The physical examination should include measuring the patient's blood pressure because severe hypertension is associated with hematospermia. This association is well recognized; however, the exact mechanism by which it occurs is unclear. It may have a similar basis to the association of hypertension with epistaxis (nosebleeds).
The penis should be carefully inspected to rule out any lesions that may bleed and contribute to the ejaculate.
The vasa should be palpated along their entire course to ensure their presence and to rule out any induration or nodularity. Any nodularity in the absence of prior vasal surgery (including vasectomy) should raise concern for a tuberculous infection of the vasa. Alternatively, nodules within the vas rarely represent extension of prostatic or bladder malignancies.
Upon digital rectal examination (DRE), special attention should be given to the seminal vesicles and the presence of any midline masses. The seminal vesicles are routinely nonpalpable structures. If they are palpable, this generally indicates significant underlying pathology. In older men (>50 y), specific attention should also be given to the prostate because hematospermia is occasionally a harbinger of prostate cancer.
Hematospermia is usually associated with inflammatory conditions of the seminal vesicles or prostate. The condition is often self-limited and resolves within 1-2 months. If hematospermia persists beyond 2 months, further workup is recommended to determine the cause. In approximately half the cases, the etiology is declared idiopathic. However, this may reflect an incomplete evaluation.
Conditions of the prostate
Lesions of the prostate account for many cases of hematospermia. The most common etiology is prostate biopsy, which produces self-limited hematospermia that resolves within approximately 1 month. In one case series, prostatitis was cited as the etiology in 30% of the patients. Other authors have recognized prostate cancer as an etiologic factor. Malignancies account for 2% of cases. In a long-term follow-up study of 150 patients with hematospermia, only 6 patients eventually developed prostate carcinoma, and none had prostate carcinoma diagnosed at the time of the initial evaluation.
However, a recent study by Han et al reported a significantly increased risk of prostate cancer among men with hematospermia. Of 139 men with hematospermia, 19 (13.7%) were diagnosed with prostate cancer. In the overall cohort of 26,126 patients, the prostate cancer detection rate was 6.5%. On logistic regression analysis, the presence of hematospermia was a significant predictor of prostate cancer diagnosis. This is still a controversial area of investigation. More recently, Prando (2008) reported on a series of 86 men with hemospermia and found prostate cancer in only one patient.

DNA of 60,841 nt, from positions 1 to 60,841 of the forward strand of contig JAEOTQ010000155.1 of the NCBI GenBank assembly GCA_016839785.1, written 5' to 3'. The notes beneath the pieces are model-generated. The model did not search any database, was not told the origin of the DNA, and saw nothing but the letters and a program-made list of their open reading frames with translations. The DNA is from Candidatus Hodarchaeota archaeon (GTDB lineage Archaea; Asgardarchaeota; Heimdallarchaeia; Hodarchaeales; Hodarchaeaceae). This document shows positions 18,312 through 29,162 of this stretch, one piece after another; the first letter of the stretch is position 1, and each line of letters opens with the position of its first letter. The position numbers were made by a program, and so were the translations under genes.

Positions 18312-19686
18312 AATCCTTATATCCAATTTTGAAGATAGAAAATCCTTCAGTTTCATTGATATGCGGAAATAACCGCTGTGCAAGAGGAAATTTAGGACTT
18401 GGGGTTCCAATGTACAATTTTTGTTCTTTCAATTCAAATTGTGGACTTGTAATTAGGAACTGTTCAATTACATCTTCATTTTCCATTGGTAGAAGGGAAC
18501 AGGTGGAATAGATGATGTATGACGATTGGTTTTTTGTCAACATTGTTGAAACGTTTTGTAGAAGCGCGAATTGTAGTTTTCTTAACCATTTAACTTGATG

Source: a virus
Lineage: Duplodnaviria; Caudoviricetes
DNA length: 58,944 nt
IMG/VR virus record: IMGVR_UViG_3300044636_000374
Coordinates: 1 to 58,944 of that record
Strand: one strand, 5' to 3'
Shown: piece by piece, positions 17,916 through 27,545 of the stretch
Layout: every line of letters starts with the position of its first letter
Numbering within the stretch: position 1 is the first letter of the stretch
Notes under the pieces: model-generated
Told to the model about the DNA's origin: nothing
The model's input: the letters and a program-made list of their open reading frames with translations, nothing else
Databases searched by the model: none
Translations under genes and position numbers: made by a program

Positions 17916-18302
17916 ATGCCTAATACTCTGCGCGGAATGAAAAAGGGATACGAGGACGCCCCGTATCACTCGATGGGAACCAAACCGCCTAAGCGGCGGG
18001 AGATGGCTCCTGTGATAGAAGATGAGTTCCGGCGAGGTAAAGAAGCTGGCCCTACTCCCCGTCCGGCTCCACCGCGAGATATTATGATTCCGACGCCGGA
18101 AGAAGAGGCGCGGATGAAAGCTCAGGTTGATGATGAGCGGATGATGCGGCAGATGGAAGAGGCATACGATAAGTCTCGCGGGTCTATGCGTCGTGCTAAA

Hematospermia can also be caused by prostatic telangiectasia and varices. In rare cases, a patient with hematospermia may be diagnosed with prostatic varices only after cystoscopic examination while experiencing an erection. In order to diagnose this condition, flexible (preferably) or rigid cystoscopy is conducted after pharmacological induction of an erection.
Prostatitis is often thought to cause hematospermia, although no specific association has been reported. Upon signs and symptoms of acute bacterial prostatitis, specific treatment is indicated. If symptoms of chronic pelvic pain prostatitis syndrome are present, urine culture and then culture of expressed prostatic secretions should be performed. Hematospermia is not a recognized symptom of chronic prostatitis syndrome.
In a study of 52 patients with hematospermia, Etherington et al found a significant number of patients with prostatic calculi.
Another (2005) publication reported on cystic dilation of the prostatic utricle in association with hematospermia. Furuya and Kato reported on 30 of 138 men with hematospermia who had a midline cyst of the prostate. Nineteen men underwent transperineal biopsy; hemorrhagic fluid was confirmed in 13 of the men. Four of the men were cured with transurethral unroofing.
With the advent of TRUS-guided prostate biopsy for the diagnosis of prostate cancer, a new etiology of hematospermia has emerged. Many centers have reviewed their experience with this complication.
The rate of hematospermia following transrectal biopsy of the prostate has varied from 9-45%. In one study, 25% of patients who underwent TRUS biopsy had concomitant hematospermia and hematuria after the procedure. In 2004, Berger et al reported on 5957 biopsies performed in 4303 men. This group found that hematospermia occurred after approximately 36% of the biopsies. They concluded that, in this situation, the hematospermia is generally self-limited and requires no specific therapy.